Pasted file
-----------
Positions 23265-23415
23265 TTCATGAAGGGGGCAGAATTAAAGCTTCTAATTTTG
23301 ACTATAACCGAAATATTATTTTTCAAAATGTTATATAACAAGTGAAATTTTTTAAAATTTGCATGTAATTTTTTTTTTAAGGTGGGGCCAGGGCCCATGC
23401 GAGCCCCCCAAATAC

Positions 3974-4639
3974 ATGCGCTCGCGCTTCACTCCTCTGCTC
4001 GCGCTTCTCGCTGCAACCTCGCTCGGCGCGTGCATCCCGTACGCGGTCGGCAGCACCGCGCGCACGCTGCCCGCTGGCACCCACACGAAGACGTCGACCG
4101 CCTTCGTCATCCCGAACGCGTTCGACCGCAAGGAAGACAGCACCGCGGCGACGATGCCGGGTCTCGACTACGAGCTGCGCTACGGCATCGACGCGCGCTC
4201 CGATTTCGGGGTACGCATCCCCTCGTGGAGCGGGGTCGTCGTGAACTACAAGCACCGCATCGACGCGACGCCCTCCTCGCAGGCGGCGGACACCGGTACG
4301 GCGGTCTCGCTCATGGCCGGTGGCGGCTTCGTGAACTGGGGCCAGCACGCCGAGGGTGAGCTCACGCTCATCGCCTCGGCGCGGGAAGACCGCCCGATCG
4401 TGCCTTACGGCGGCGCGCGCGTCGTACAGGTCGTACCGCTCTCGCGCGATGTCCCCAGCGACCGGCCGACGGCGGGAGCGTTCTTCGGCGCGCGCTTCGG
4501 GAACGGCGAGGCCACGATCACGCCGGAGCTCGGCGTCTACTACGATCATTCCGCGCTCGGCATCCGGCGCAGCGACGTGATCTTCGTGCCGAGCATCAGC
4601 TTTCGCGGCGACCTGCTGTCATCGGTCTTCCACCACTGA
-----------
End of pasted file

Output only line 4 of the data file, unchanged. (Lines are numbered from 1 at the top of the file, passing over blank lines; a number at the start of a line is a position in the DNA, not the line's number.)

23401 GAGCCCCCCAAATAC